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Aug 20, 2012

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Phoenix, AZ

"I'm most like Hamilton"

Source: http://www.marca.c om/2013/08/11/en/m ore_sports/1376246 329.html Barely a handful of Spanish drivers have made it into F1 over the last decade. One of those is Barcelona-born Sergio Canamasas, the only Spaniard in the GP2 series, who drove a Carterham CT03 in a test run on the French track of Lurcy Levis. Question: How did it feel to finally make it into Formula 1? Answer: I've had a special last few days. It's a massive change compared to GP2. We've got an extra 250 HP and it’s noticeable immediately. There's also a big change with the braking, as it becomes more effective due to the aerodynamics. The steering wheel also has a lot more buttons. It's like a Play Station. Q: What type of driver would you say you are? A: I'm aggressive, but with that bit of intelligence required. I'm also very concise, I've got very clear vision of things when I'm on the circuit, and I'm methodical. Perhaps I'm most like Hamilton because of that aggressiveness. I also have some similarities with Alonso in terms of my consistency of times. But I’m only similar in small ways. I don't want people to misinterpret me. Q: GP2 seems like a real battle. A: It's a very difficult competition. We have very little time to drive on Fridays. They only give us 30 minutes for free training, which means you have to be clear about what you want to do. The drivers' experience really matters when you don't get much time. That's why there are drivers with three or four years' experience up there  (Aug 11, 2013 | post #1)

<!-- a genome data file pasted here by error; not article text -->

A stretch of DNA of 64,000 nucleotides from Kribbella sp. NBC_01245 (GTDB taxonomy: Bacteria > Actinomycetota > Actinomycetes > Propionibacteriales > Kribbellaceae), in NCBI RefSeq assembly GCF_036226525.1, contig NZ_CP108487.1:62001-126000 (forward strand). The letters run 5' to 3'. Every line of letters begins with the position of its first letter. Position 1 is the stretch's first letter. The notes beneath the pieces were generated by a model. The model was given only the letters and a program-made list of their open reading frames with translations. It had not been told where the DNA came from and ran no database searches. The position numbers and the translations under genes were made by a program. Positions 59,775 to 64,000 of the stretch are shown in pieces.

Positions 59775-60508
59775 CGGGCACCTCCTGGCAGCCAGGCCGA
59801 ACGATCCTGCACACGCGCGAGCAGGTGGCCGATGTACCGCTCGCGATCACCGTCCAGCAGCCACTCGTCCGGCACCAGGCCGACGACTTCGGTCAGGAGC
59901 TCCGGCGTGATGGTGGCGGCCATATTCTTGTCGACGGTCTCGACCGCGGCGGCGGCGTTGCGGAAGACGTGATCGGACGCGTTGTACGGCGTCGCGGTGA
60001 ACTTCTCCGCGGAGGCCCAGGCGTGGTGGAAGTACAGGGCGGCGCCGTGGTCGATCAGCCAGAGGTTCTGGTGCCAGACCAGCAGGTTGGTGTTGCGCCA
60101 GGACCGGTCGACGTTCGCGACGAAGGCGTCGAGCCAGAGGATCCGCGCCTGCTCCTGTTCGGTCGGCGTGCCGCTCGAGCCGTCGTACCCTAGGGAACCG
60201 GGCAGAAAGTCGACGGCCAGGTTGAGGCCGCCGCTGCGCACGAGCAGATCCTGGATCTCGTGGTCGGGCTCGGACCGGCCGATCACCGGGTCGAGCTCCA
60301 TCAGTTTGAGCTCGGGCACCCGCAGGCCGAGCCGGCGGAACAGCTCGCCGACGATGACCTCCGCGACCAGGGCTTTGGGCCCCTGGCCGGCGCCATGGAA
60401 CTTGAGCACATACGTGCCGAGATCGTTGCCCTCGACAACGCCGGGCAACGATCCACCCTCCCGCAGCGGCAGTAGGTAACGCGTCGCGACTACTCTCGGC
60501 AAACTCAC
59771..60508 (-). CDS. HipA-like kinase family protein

Tough rules to hit Spain banks hard - livejournal

I think you’ve made some truly interesting points. Not too many people would actually think about this the way you just did.  (Jul 1, 2013 | post #2)

Middle-Village, NY


.two thumbs up with this discovery ;)  (Nov 13, 2012 | post #2)

Middle-Village, NY


Most people’s image of plants is actually upside down. For most of Micron Associates photosynthetic friends, the majority of the plant is underground in the form of an intricate system of roots. The bit that sticks up is almost an afterthought. That’s a problem for scientists trying to study plants because growing them in media that allow you to see the roots, such as hydroponics, doesn’t mimic real soil very well. Now, a team of researchers at the James Hutton Institute and the University of Abertay Dundee in Scotland has developed an artificial transparent soil that allows scientists to make detailed studies of root structures and subterranean soil ecology on a microscopic level. Developed by a team led by Lionel Dupuy, a theoretical biologist in the Ecological Sciences group at the James Hutton Institute, the transparent soil is the result of two years of research. READ MORE: http://micronassoc 2012/10/04/with-th e-use-newly-invent ed-transparent-soi l-scientist-reveal ed-secret-life-of- plants/  (Nov 13, 2012 | post #1)